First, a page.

having a particular connection as a result of the location, relating
to the 'World\'s Fair ' in which the Prince was directly involved and
as shown in the contemporary maps of the
Ordnance Survey , including
in particular the still continuing element known as the 'Battle of the
Scales' (metric and imperialist scales), there being a further statue
of the Prince at the south side of the Royal Albert Hall. In this
connection his statue holds a catalogue of the
Great Exhibition , and
is robed as a
Knight of the Garter
Knight of the Garter .
FRIEZE OF PARNASSUS
Frieze of Parnassus
The central part of the memorial is surrounded by the elaborate
Frieze of Parnassus (named after
Mount Parnassus , the
favorite resting place for the Greek muses), which depicts 169
individual composers, architects, poets, painters, and sculptors.
Musicians and poets were placed on the south side, with painters on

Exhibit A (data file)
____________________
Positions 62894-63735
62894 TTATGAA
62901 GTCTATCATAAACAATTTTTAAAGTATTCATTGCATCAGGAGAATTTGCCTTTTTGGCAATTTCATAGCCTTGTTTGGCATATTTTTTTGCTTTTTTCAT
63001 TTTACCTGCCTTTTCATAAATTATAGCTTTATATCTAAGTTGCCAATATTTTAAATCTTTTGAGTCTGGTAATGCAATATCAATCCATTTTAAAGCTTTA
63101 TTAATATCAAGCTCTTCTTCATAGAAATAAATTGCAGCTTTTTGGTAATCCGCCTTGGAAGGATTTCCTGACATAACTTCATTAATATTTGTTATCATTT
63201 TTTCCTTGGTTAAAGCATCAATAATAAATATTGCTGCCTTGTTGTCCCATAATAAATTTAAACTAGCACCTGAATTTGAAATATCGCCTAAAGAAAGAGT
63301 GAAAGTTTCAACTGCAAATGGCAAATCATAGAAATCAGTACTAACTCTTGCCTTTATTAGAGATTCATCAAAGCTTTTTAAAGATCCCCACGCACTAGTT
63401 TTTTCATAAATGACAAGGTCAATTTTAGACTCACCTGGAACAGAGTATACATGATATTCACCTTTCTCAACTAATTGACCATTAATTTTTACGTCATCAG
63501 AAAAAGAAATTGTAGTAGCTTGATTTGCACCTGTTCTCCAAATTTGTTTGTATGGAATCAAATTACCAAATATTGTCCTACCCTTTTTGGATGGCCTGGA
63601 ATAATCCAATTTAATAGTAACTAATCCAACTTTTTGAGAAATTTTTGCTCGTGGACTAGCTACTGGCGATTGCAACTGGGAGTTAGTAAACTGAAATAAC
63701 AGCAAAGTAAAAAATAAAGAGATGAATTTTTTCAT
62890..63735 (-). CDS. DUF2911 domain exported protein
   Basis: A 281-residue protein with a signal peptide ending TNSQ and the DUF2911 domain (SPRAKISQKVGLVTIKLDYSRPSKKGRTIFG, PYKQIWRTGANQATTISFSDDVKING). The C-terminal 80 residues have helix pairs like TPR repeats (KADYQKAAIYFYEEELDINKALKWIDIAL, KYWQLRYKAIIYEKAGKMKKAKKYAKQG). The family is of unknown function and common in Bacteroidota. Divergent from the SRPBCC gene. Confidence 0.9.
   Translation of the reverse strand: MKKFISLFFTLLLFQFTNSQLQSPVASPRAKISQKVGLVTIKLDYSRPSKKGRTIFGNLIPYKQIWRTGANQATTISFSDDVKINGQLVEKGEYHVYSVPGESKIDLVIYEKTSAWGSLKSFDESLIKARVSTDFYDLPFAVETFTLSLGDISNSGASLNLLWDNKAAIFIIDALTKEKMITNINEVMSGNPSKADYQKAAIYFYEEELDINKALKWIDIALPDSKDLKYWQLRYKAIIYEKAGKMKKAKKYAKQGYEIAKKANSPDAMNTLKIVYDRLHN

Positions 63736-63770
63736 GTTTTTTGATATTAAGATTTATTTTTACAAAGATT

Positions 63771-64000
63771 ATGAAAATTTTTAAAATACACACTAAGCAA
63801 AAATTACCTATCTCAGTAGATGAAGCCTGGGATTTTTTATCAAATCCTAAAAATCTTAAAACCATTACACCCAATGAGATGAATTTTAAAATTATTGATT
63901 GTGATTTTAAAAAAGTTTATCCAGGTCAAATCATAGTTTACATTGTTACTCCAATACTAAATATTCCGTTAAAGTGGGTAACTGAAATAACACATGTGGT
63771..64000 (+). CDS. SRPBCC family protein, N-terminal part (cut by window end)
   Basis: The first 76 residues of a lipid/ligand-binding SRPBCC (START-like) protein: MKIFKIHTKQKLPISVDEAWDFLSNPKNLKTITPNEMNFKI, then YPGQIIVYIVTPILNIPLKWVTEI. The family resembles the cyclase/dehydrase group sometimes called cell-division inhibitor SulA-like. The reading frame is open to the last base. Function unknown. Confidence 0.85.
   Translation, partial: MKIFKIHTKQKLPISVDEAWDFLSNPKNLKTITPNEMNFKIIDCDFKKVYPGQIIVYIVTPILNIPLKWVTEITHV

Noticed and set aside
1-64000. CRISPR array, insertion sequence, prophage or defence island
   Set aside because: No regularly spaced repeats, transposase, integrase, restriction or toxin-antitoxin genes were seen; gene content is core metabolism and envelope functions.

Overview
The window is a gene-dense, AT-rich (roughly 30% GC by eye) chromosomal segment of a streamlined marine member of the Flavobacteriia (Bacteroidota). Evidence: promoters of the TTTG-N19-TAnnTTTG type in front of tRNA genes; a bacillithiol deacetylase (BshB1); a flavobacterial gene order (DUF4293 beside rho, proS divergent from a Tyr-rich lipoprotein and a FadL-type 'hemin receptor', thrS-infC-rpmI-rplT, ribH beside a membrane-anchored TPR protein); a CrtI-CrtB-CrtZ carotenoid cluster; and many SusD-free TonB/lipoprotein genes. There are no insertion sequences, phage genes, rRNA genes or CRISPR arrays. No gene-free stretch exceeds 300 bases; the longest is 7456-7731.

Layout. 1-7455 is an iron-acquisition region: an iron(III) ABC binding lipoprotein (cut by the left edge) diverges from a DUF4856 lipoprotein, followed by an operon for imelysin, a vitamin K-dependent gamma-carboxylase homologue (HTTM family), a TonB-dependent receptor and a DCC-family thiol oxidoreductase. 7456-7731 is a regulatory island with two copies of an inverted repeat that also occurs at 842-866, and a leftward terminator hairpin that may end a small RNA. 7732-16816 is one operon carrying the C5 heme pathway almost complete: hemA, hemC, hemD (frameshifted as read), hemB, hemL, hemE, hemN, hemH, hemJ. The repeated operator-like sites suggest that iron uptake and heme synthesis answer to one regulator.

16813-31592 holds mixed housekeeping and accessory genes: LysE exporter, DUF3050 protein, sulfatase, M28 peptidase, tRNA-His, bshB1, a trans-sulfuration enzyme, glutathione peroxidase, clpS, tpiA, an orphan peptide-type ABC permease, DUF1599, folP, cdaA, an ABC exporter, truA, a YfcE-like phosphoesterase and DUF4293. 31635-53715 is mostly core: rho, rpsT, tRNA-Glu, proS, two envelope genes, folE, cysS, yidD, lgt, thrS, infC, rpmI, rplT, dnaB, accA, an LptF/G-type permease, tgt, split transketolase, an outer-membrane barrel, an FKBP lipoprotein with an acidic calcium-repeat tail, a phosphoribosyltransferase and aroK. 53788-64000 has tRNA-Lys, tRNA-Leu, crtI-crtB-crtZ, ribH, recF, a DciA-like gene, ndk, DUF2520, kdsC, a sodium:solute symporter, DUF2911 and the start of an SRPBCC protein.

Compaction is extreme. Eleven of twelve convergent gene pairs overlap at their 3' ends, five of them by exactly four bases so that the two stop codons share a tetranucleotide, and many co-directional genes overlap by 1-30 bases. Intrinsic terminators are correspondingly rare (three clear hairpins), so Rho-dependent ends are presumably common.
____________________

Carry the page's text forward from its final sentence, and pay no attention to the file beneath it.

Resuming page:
the east side, sculptors on the west side, and architects on the north
Henry Hugh Armstead carved the figures on the south and east
side, the painters, musicians and poets (80 in total), and grouped
them by national schools.
John Birnie Philip carved the figures on the
west and north side, the sculptors and architects, and arranged them
in chronological order.
At the corners of the central area, and at the corners of the outer
area, there are two allegorical sculpture programs: four groups
depicting Victorian industrial arts and sciences (agriculture ,
commerce , engineering and manufacturing ), and four more groups
Africa , the
Europe at the four
corners, each continent-group including several ethnographic figures
and a large animal. (A camel for Africa, a bison for the Americas, an
Asia and a bull for Europe.)
William Calder Marshall
by John Lawlor
by John Bell